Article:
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LaVille Schools embracing technology

May 2, 2013

LAPAZ – Fingernails on the chalkboard are a thing of the past as LaVille Elementary School prepares to install Promethean Boards in its classrooms before school opens in the Fall. While already fully integrated at Laville Jr./Sr. High School, the elementary school has only a few units in place now as a test. While some other county schools have similar technology, Union North schools will be fully equipped as school begins next year.

Promethean Boards® are a brand name for an integrated white board which is hung in the front of the classroom. The teacher can write on the board, shift images through touch screen technology, and program and run the unit from his/her desk.

Third grade teacher MaryElizabeth Dennie demonstrated the unit as she taught a math lesson to her class.

“I have the history of front-of-room teaching right here,” she said. “First, there were these (pointing to the chalkboards still mounted on the wall under the Promethean Board). Then there was the overhead projector for many years (indicating one under a table). Now, I use this new computerized aid in almost every subject I teach,” she finished.

Dennie’s students were completing assigned problems on old-fashioned paper at their desks as she taught the lesson from the Board. That, too, will be ancient history as the elementary school moves to 1:1 computing—that is, providing a portable computer for each individual student. Again, the jr./sr. high school is the lead since Macbook computers are already in the hands of the older students. Faculty laptops are the identical unit, ensuring smooth interaction and training.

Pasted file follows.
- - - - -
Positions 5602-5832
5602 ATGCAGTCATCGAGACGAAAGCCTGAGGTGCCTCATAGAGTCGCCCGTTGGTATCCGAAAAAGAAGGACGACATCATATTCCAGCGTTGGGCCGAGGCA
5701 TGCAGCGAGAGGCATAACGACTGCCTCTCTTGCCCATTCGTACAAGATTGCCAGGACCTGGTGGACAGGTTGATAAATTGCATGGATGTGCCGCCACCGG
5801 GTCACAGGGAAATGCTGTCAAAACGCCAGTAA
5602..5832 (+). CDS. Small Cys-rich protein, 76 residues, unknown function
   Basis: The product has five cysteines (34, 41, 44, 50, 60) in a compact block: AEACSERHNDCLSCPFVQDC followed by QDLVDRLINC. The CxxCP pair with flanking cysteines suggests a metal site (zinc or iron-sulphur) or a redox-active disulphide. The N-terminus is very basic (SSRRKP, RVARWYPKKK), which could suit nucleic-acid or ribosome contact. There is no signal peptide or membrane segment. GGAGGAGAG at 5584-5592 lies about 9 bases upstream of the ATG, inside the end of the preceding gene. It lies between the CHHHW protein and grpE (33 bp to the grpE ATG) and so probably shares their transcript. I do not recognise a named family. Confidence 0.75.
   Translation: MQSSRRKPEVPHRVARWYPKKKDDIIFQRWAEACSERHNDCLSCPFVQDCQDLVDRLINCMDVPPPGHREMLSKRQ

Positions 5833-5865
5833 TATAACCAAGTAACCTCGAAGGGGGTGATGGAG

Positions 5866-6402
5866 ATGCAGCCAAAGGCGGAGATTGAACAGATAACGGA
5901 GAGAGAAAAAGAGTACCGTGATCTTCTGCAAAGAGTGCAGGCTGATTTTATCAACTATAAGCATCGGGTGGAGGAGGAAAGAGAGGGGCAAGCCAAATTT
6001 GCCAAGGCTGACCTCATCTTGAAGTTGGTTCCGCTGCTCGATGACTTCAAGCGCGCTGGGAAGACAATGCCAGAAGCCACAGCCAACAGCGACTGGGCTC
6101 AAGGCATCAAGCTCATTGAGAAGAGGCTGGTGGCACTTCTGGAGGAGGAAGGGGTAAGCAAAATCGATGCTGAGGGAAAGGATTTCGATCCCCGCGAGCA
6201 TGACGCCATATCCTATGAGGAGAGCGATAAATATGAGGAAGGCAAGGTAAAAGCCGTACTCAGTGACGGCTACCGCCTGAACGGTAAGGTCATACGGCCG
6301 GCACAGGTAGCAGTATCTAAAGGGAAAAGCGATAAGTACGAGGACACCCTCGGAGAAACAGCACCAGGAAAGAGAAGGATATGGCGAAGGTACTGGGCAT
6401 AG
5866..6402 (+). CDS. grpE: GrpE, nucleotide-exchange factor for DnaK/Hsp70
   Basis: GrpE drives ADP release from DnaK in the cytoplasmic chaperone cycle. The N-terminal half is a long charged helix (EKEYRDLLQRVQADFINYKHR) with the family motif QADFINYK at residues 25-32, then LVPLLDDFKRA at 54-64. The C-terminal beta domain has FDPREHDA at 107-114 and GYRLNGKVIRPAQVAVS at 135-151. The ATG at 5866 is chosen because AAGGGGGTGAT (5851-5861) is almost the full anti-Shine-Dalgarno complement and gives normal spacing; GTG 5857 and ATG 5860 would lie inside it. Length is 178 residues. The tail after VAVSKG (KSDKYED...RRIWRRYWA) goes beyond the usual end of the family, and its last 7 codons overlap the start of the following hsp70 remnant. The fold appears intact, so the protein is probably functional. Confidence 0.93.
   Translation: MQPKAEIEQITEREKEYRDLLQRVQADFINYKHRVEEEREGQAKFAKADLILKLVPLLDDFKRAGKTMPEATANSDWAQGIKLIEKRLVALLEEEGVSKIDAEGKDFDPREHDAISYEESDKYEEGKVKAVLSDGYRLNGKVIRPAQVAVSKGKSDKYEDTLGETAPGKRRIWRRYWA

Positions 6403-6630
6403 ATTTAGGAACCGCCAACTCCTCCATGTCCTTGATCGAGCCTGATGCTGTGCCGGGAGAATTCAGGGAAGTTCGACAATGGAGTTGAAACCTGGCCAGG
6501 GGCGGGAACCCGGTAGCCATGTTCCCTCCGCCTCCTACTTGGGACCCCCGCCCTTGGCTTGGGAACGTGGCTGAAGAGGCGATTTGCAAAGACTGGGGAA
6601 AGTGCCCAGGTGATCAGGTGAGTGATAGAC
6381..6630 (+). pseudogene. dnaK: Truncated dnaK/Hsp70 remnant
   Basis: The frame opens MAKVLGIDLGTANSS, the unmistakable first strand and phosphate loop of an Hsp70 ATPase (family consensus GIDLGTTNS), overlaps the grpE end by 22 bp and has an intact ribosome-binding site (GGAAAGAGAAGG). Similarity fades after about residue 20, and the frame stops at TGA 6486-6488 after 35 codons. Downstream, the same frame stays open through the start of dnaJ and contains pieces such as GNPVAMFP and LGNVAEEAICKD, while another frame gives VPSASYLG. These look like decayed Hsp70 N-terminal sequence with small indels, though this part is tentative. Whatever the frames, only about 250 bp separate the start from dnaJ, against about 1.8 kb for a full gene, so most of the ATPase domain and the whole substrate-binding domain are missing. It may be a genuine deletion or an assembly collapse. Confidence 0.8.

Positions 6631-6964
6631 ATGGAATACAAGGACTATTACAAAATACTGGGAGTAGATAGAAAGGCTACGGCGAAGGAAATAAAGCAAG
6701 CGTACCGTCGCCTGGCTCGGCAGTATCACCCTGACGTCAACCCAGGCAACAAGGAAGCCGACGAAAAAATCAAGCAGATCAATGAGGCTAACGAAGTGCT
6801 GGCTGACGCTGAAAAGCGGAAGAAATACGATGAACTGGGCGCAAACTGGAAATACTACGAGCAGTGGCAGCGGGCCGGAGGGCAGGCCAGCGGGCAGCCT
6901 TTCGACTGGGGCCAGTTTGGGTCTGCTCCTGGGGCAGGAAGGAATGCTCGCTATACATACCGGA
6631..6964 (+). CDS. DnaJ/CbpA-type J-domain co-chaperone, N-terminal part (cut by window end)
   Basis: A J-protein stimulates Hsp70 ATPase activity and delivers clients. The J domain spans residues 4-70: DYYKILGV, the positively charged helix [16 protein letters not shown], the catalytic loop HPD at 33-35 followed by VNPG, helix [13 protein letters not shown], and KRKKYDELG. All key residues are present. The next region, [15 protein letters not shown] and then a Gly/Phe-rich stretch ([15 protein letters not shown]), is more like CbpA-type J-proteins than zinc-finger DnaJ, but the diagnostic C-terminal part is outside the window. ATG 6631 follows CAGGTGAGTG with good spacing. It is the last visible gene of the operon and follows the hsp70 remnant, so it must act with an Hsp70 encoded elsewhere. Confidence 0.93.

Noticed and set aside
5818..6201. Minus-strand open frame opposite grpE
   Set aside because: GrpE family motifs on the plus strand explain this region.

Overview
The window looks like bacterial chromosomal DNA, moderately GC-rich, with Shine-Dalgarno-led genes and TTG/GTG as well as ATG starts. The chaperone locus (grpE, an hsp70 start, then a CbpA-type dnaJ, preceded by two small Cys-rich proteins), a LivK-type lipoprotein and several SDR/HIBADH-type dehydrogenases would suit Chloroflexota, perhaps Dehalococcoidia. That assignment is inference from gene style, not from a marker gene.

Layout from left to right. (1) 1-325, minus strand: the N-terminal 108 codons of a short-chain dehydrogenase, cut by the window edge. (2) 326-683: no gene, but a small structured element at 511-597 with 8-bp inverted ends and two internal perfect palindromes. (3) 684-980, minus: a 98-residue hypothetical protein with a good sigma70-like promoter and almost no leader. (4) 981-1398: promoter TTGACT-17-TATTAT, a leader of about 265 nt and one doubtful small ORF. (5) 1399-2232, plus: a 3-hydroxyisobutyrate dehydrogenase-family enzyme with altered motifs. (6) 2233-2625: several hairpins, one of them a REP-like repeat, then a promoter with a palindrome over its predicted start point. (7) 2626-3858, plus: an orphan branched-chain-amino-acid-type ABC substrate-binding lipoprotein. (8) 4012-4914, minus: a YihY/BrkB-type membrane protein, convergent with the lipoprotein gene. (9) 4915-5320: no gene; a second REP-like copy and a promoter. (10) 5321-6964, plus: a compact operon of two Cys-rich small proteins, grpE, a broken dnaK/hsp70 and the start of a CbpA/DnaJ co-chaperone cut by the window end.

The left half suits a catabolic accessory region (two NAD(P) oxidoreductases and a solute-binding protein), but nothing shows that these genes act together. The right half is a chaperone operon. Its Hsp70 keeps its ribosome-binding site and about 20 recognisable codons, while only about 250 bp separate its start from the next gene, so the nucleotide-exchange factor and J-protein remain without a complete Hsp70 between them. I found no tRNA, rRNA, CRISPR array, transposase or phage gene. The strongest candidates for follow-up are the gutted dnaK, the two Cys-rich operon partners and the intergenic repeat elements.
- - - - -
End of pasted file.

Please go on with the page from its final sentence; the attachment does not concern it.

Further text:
Now, elementary students will have their own computer, although the decision between Macbooks and I-Pads has not yet been made, said Technology Director Mike Sumpter.

One difference between usages of older students versus younger ones is that jr./sr. high students are allowed to take their computers home, while elementary students will only have theirs at school. A common concern might be: “Who pays for the unit if the student breaks it or messes it up?” The answer is that parents are responsible. The school corporation takes a very flexible approach to advising parents, however. Some families might insure the computer through their home insurance policy. Others may choose to pay a small premium for a school-organized insurance. Still others may choose not to insure the unit, planning to cover the cost themselves in case of an accident.

“The cost of these computers, however, is just over $1,000,” warns Sumpter.

(For more on Union North's focus on technology, read the complete story in the May 2 edition of The Pilot News.)

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